Retail Sales and Plenty of Fed Speak Highlight This Week

  • Treasuries are opening the week with higher yields as a bounty of corporate supply is providing some hedging pressure. There is also some consolidation happening after the rally that has been the story for most of June. Recall, the 10yr Treasury was yielding 4.61% back on May 29.  It dipped as low as 4.19% intra-day last Friday. Currently, the 10yr note is yielding 4.28%, up 6bp in yield, and the 2yr is yielding 4.74%, up 5bp in yield.


  • After a week full of cool inflation reports, the market will have to content itself with a smattering of data in this holiday-shortened trading week. The most consequential will be tomorrow’s Retail Sales report for May. Recall, the April report was on the weak side, but a rebound in May is the expectation, albeit modestly. Overall sales are expected to increase 0.3% vs. unchanged in April, while sales ex-autos and gas are expected up 0.4% vs. -0.1% the prior month. Control Group sales are expected to rebound nicely up 0.4% vs. -0.3% in April. That last metric, being a direct feed into GDP, should boost some of the current projections for second quarter GDP. Currently, the Atlanta Fed’s GDPNow estimate is sitting at 3.1%.


  • After retail sales, the preliminary S&P Global PMI series for June will be released on Friday. Expectations have the manufacturing sector at 51.0 vs. 51.3 in May and the Services PMI ticking lower to 53.4 vs. 54.8 in May. So, some very slight declines, but decent expansion in both segments of the economy is the expectation. That will play well with the Fed’s ongoing patience on rates.


  • There will be nearly a dozen Fed speakers this week, but we’ve already heard from Kashkari and Mester after the FOMC meeting and the message seems to be the same. Mester wants a few more months of good inflation data before considering a rate cut while Kashkari has a single cut in December as his likely scenario. Willams and Harker will be speaking on their economic outlook this afternoon, so look for some headlines there. However,  the muscle memory of “higher-for-longer” and ”needing more good inflation reports” is strong with this group, and as long as the economy doesn’t look like it’s falling out of bed the patient approach will most likely hold sway.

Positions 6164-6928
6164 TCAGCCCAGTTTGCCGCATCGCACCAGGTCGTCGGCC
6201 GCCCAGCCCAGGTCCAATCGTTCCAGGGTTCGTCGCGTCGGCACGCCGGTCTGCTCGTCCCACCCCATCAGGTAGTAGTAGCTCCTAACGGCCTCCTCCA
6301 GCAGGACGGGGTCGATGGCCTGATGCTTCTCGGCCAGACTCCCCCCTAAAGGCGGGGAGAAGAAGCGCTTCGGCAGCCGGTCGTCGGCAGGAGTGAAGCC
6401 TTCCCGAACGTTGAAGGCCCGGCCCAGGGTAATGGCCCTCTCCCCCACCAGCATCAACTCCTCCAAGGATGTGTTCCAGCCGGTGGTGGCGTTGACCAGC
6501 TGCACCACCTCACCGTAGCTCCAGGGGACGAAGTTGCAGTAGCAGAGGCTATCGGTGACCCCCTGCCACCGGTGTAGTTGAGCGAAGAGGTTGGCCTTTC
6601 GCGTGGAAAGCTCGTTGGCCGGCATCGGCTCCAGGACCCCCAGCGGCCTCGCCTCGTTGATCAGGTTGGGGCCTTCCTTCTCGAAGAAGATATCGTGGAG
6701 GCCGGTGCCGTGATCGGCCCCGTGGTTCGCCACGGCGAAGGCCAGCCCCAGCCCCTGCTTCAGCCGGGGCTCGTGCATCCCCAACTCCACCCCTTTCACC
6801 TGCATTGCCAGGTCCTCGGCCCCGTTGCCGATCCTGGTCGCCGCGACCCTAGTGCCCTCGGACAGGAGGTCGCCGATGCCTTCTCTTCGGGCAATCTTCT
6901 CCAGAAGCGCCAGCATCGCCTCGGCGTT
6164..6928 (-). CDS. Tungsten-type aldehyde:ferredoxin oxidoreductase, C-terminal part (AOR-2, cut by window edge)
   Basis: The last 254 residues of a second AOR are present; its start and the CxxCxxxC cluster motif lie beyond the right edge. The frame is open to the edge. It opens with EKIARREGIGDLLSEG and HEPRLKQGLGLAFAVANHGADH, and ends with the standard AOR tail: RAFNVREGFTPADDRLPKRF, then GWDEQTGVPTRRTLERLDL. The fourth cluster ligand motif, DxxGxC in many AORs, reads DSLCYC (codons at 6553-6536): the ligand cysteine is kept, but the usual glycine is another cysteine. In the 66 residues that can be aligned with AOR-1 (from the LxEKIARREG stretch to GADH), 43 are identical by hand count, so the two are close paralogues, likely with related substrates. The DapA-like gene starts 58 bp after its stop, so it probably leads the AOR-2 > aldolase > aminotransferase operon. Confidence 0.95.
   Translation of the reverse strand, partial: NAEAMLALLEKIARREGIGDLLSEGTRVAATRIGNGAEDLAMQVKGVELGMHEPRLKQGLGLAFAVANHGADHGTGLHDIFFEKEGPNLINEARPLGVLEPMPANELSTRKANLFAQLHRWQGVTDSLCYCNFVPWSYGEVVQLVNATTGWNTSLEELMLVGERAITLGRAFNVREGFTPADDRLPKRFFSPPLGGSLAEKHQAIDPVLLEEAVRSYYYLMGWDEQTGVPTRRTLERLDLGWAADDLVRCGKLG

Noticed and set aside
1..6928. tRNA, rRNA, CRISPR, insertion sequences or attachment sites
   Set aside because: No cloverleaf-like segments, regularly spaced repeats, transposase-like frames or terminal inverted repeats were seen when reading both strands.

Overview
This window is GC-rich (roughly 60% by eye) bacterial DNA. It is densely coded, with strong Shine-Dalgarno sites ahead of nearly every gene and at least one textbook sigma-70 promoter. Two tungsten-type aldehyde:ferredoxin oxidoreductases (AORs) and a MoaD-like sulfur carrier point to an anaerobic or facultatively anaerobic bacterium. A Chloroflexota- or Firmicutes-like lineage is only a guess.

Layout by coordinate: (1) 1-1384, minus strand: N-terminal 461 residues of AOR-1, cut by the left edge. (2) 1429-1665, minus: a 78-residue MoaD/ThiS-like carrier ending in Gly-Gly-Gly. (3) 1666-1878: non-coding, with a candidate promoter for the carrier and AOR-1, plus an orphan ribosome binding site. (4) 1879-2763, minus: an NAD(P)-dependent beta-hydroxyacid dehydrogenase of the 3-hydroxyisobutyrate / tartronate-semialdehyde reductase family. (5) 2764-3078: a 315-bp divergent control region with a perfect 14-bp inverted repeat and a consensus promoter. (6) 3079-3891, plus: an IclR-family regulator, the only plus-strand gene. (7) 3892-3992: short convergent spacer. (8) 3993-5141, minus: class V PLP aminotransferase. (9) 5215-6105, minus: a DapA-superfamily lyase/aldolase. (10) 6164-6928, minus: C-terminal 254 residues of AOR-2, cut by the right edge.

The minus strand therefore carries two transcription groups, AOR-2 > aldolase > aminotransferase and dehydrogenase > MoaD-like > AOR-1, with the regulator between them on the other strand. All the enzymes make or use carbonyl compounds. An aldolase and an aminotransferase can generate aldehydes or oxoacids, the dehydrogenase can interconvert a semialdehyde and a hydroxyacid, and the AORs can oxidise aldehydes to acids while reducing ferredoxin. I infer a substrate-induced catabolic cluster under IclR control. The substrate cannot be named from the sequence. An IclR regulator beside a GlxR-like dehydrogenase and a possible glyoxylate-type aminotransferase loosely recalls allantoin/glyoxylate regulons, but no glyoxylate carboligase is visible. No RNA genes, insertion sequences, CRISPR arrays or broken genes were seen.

• One aside we can add on all this is the curious comment from Powell last week that most members didn’t update their forecasts after the cool May CPI Report was released. For a Fed whose mantra is data dependency it struck us as odd to ignore what has to be considered a consequential piece of data. We suppose they can always fall back on the “one report does not make a trend” line, but April’s report was better than March so there is that.


  • The week will provide some housing data as well with May starts and permits and existing sales on Friday. Starts are expected to increase 1.1% after a 5.7% increase in April while permits are expected to increase 0.7% vs. -3.0% the prior month. Existing sales are expected to slip -1.2% after falling -1.9% in April. Modest inventories, high prices, and 7+% mortgage rates are all providing solid headwinds for the summer selling season. Existing sales are based on closings which means most were negotiated in March and April. Inventory levels have increased some recently, and mortgage rates are some 25bp lower from April, so we’ll see if that provides any spark before the summer selling season concludes.

Despite the Fed’s Forecast, Futures Still See Good Odds of 2 Rate Cuts This Year

Source: Bloomberg

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Published: 06/17/24 Author: Thomas R. Fitzgerald